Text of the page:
The sun bulb. The manual warns that although you can have many sun bulbs, only ONE sun bulb can be used in any ONE room and you should not raise it or lower it so it falls outside the rooms area (above the ceiling, below the floor).

Okay. What I want you to do next is delete any lights you have created.
You should now have the darkened room only lit by the dim ambient light.

Repeat the procedure as we did with the standard light and place this time a SUN bulb roughly in the center of the room at ceiling height.
Again, show light meshes, this time the mesh is only a single line, and simply points in the direction the sun is shining. Switch Lighting button and your scene should look like this.



Adjusting the sun bulb
To adjust the sun bulb we use the same controls as before except you will not have the Out and In controls. However the X and Y buttons fields will become active.
Increasing/decreasing X - will rotate the sun vertically
Increasing/decreasing Y - will rotate the sun horizontally



So, adjust the sun bulb so that it points down a little, basically until you are happy with it. Here is my adjustment.



The sun bulb does cast nicer shadows. Here is how it looks in game.



Dont forget to output your wad and test your level frequently.
You can use PREVIEW to get a more accurate view of the lighting, but be warned this is prone to crashing, so save save save.
The lighting as displayed in the level appears approximately 10% darker than it does in game.


The Spotlight bulb
Spotlight is used to pick out certain areas, perhaps lighting up a dark corner, perhaps indicating a clue.
Again, delete all bulbs in the level.
Pick Spotlight bulb and place it in the same position as before



with light meshes showing.



Adjusting the Spotlight bulb
The adjustment for the Spotlight bulb is as follows.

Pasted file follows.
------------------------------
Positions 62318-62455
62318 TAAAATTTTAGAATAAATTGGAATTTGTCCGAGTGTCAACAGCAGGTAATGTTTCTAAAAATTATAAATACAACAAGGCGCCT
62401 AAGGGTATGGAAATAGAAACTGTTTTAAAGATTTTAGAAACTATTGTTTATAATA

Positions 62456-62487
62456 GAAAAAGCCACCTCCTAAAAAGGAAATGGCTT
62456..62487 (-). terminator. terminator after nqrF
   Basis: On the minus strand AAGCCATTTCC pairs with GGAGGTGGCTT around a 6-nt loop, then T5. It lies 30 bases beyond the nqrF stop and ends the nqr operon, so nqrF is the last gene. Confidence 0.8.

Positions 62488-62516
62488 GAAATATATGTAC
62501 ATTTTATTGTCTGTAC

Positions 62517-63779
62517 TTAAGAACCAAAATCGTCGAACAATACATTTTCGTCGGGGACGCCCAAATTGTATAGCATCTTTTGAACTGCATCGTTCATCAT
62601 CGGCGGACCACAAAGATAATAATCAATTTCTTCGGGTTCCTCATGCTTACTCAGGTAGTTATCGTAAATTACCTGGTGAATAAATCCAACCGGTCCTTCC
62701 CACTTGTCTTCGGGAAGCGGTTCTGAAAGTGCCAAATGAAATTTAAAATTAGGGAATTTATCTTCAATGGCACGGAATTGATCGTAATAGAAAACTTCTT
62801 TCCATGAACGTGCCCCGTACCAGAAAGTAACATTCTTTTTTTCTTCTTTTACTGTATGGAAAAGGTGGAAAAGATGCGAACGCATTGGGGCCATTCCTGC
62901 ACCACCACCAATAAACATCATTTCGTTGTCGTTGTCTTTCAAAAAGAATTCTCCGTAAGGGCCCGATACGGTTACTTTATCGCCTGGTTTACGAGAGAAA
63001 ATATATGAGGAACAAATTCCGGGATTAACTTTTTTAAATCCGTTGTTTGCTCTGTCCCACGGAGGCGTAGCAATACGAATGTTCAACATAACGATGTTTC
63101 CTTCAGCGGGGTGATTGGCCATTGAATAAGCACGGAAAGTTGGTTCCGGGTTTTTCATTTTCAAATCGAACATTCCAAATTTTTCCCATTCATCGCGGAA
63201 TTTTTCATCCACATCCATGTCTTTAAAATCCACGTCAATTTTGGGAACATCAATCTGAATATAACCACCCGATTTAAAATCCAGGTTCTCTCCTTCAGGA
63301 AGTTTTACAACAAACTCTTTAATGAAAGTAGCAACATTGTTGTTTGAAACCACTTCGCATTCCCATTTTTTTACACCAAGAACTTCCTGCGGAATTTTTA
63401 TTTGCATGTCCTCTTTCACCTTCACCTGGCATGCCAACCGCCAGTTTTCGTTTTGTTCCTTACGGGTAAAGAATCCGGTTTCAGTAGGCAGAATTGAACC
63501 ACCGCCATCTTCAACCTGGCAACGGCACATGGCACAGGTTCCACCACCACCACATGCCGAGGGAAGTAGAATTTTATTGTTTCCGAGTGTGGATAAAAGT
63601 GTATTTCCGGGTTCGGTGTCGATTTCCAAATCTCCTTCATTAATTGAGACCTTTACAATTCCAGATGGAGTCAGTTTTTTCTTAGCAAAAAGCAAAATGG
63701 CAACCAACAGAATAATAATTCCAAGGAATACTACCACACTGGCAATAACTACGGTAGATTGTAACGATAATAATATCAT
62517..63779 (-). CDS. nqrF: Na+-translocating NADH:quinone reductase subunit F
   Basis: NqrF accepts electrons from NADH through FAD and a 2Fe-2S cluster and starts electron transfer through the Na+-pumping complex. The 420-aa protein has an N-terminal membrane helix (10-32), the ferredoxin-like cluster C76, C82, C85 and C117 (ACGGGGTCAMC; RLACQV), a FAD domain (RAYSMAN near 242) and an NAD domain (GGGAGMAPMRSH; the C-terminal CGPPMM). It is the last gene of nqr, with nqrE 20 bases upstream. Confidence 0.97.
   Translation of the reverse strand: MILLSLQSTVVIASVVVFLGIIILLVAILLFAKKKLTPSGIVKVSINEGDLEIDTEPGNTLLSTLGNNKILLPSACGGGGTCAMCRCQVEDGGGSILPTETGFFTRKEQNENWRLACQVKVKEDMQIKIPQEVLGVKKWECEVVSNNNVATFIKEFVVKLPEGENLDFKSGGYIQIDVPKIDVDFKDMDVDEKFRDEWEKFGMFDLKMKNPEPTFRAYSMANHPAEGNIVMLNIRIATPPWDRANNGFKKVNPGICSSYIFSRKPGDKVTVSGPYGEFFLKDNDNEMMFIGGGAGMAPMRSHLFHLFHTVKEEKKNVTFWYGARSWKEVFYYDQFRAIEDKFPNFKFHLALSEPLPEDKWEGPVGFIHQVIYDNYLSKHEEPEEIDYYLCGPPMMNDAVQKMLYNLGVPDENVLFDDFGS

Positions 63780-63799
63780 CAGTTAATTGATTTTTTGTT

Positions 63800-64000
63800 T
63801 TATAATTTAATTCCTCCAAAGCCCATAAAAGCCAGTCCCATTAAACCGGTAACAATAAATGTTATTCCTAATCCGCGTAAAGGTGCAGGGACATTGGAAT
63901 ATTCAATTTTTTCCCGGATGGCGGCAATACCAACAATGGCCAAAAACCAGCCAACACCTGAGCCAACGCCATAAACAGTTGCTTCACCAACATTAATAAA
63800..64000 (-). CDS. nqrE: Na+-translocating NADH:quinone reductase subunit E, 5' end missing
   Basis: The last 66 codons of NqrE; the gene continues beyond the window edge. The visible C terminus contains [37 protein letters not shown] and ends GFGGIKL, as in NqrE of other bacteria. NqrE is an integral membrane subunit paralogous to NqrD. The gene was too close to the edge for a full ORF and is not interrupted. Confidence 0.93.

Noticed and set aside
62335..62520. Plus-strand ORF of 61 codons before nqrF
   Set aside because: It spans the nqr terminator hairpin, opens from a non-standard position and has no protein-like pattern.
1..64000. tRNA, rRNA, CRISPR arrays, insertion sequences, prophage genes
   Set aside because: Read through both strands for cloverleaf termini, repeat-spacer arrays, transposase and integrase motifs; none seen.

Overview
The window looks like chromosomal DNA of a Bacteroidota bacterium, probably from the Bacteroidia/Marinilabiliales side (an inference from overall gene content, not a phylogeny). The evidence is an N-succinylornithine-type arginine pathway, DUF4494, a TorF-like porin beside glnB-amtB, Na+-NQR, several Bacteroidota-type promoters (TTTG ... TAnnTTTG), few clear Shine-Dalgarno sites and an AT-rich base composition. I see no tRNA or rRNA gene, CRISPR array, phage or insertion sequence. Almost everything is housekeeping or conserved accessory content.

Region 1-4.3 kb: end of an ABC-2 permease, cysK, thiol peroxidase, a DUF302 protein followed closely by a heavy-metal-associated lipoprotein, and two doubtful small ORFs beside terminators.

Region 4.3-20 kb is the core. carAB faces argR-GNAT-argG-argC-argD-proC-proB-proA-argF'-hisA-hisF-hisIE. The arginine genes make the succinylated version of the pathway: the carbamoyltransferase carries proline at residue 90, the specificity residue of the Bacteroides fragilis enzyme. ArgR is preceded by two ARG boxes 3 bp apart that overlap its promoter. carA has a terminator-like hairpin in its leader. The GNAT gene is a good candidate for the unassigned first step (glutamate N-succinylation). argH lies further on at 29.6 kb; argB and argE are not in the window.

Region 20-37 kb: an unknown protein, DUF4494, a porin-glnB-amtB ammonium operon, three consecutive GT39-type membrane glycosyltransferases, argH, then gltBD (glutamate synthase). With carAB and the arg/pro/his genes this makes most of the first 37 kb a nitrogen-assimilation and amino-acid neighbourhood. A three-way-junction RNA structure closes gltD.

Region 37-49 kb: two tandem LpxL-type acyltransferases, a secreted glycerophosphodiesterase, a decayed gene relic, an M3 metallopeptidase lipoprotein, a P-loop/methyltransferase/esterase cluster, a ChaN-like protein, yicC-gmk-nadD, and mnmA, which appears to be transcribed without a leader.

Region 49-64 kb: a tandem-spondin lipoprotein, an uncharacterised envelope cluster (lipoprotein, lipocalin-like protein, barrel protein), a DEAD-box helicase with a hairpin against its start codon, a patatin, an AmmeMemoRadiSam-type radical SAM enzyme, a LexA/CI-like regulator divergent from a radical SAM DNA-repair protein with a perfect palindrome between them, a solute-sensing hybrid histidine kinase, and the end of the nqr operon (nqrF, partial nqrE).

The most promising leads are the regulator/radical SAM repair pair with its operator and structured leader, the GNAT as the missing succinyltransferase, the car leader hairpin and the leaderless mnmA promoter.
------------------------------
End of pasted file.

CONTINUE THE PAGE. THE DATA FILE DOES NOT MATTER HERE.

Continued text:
In addition to the controls discussed previously you also have Len and Cut, these are similar to Out and In and relate to the Distance the spotlight light will travel.
X rotates the spotlight vertically, Y, horizontally. The other controls are the same.


The spotlight is best used in combination with other lights.

Using Lights in combination
Here I have used a combination of lights.



A sun at the top of the picture, a standard light in the middle and a spotlight at the bottom of the picture.
Here is how it looks in game.



Effect Light
The effect light is quite simple. It is placed on a texture square and the intensity and colour can be adjusted. The lighting will only affect that square and will spread to those tiles adjacent to it.
Here is an example.


I have copied and pasted this bulb also to the tile next to it. This is intended to highlight the rather nice textures.



Finally, my finished, lit room.


I settled for a sun bulb, 1 fill light (standard) and the two effects lights. Experiment and see if you can light it better than me!
Here is the original again for comparison


Conclusion
As you can see there is a lot to experiment with. Just follow these rules.
1. Don't over use lights. Sometimes one bulb will be enough.
2. Experiment with different light types to get the effect you want.
3. Always start from a darker room, even outdoor areas, keep ambient light low.
4. Add flame emitters etc for dynamic light. (more about that later).
5. If there are no obvious light sources (a window for example) then choose a 'virtual' light source and stick to it.
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Last edited by Uvavoo; 22-11-06 at 11:33.